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alleged onset date

How to Choose the Right Onset Date for Your Disability Claim

alleged onset dateWhen you apply for disability benefits, one of the first questions that Social Security will ask you is “when did you become disabled?” or “what onset date do you want to use?”  Social Security calls this date your alleged onset date and it will be used throughout the course of your disability claim.

Interestingly, many of my clients tell me that this question caught them off guard – what date should they choose? Sometimes, as we approach a hearing date I may discover that we have to change, or amend, the onset date. But, as you will see, it is much better to choose the right onset date early on as opposed to changing it later.

What is the “Best” Onset Date for Your Disability Claim?

Social Security will find that you are disabled if the symptoms arising from your medical problems make it impossible for you to work. Thus, your onset date ought to be the day when you could no longer perform the duties of any type of work even a simple, entry-level job.

If you were terminated for poor attendance or poor performance, or if you quit your job because you were about to be fired, the date after your last day of work can be an appropriate onset date. For example, I recently represented a client who was missing a day or more each week because of back pain and medication side effects. My client’s employer called him in for a review and gave him the option of resigning or being fired. My client’s last day of work was April 12, so we used April 13 as his onset date.

In other situations, your last day of work may not be a good onset date. If you lost your job because of a layoff having nothing to do with your performance or attendance, we would likely want to choose an onset date that corresponds to some medical event that signaled a change in your capacity to work.

In rare cases, we can use an onset date prior to the date you stopped working. For example, I once represented a client who had worked for the same company for 15+ years. In February of his 16th year he began to experience symptoms arising from DVT (deep vein thrombosis) which required him to lie down frequently, keep his legs extended and to avoid lifting more than 5 lbs. Because of his long tenure at his job, my client’s co-workers stepped up to help him get through the day and keep his job. His supervisor made special accommodations and did looked the other way when my client need to rest. As of that February, my client continued to get paid as a regular employee but he was performing a “make work” job at less than a full time level until he finally had to resign in May of that year.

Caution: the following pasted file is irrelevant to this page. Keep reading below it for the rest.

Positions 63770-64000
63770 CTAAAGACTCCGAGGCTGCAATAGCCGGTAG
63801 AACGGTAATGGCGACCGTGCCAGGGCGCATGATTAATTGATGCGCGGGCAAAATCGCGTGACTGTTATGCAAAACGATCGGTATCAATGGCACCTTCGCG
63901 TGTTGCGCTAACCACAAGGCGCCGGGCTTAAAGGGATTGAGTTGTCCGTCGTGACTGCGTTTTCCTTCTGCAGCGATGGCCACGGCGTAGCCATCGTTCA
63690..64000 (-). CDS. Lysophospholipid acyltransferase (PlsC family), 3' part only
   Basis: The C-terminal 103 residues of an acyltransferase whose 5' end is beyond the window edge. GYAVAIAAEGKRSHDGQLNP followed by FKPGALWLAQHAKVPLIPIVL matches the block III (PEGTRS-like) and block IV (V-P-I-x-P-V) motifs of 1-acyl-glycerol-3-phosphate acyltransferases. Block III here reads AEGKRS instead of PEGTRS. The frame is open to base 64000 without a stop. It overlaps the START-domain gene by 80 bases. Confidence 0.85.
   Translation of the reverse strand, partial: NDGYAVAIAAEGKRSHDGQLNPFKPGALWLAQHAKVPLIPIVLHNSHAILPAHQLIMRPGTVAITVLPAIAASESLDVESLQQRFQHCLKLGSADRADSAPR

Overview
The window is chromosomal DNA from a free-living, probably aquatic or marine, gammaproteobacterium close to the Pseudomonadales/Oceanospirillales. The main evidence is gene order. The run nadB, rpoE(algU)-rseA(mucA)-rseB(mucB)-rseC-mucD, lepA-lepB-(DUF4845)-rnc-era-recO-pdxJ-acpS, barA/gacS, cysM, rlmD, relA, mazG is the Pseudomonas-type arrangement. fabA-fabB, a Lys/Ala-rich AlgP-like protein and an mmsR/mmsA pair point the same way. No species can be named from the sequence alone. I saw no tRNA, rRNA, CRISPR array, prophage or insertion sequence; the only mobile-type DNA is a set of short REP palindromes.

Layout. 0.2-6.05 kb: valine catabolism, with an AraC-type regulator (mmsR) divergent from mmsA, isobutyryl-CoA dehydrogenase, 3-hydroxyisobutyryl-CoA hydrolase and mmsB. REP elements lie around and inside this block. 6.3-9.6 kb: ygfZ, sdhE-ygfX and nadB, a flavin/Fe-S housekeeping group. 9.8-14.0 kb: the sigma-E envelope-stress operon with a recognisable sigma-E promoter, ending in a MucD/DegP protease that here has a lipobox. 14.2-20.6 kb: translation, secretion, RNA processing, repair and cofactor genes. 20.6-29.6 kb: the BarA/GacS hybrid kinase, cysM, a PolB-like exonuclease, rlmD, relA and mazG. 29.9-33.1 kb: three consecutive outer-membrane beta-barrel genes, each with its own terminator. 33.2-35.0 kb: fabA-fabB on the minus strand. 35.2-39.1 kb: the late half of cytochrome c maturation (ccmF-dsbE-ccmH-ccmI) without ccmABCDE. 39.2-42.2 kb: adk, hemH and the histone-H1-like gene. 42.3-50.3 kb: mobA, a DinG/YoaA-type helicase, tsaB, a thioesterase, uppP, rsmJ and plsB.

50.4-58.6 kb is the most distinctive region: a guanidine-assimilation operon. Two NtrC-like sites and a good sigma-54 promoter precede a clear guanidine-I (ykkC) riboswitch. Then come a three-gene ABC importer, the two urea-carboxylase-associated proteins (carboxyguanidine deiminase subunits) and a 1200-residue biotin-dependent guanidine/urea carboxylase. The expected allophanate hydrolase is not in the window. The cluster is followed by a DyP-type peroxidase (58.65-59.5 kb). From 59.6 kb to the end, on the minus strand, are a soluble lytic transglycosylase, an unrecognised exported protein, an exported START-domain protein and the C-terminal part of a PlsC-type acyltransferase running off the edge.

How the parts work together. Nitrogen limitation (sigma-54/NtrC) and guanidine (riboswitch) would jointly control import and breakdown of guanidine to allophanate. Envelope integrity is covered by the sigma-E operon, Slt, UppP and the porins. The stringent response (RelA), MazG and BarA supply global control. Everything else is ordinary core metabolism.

The judge in this case agreed to an onset date of March 1 on the grounds that as of March 1, my client was unable to perform competitive work at any job. This earlier onset date resulted in three extra months of past due benefits totaling almost $3,000.

Talk to Your Lawyer About Your Onset Date

I discuss my client’s onset date as soon as I open a new file. My experience has been that if we are going to try to move the onset date back in time to an earlier date, we need to do that as soon as possible. Remember that at the initial and reconsideration appeal levels, Social Security takes on the responsibility of requesting medical information. The request letters they send out to your doctors will reference a specific date, i.e., “please send us medical records from August 17, 2014 to the present.”

If we later want to argue that your onset date was May 3, 2014, medical records from May through August may not be in the file and we will have to scramble to get them.

If your hearing judge does not have records dating back to the onset date and earlier, then your chances at convincing him to move the onset date back are small.

Many times the onset date used in a claim seems to be somewhat arbitrary. I’ll ask my client “why did you choose September 3, 2013 as your onset date” and the answer will be something like “that’s what the lady from Social Security suggested.” Remember that as a general rule, the earlier your onset date, the bigger your past due payment check will be. This is just one reason to spend a little time thinking about your onset date.

Your Judge Can Change the Onset Date

Regardless of the date you choose as an onset date, the Social Security adjudicator or the Social Security judge has the power to change it. At the administrative level, the adjudicator can approve your case but change the onset date. This leaves you with a predicament – you can appeal the approval and ask for an earlier onset date, but you will be giving up the approval and the immediate commencement of benefits in the hope that a judge will approve your case and tha the judge will approve the earlier onset. If you appeal a favorable decision you may end up with nothing.

If you do end up at a hearing the judge can approve you but use an earlier onset for his approval. Often times the judge will ask you and your lawyer to voluntarily amend your onset date while at the hearing, or the judge could issue a partially favorable decision.

As you can see, there are implications to choosing your onset. My experience has been that it can be counterproductive to argue for an date that is not supported by the medical record.

I can also tell you that regardless of your work history, very few judges would consider approving a case using an onset point more than 2 or 3 years in the past. In other words, don’t expect the judge to find you disabled as of 1987 or 1995 – that’s probably not going to happen.

If you have questions about choosing a reasonable and defensible onset date, please reach out to me – I’d be happy to help – just write me using the contact form on this page.

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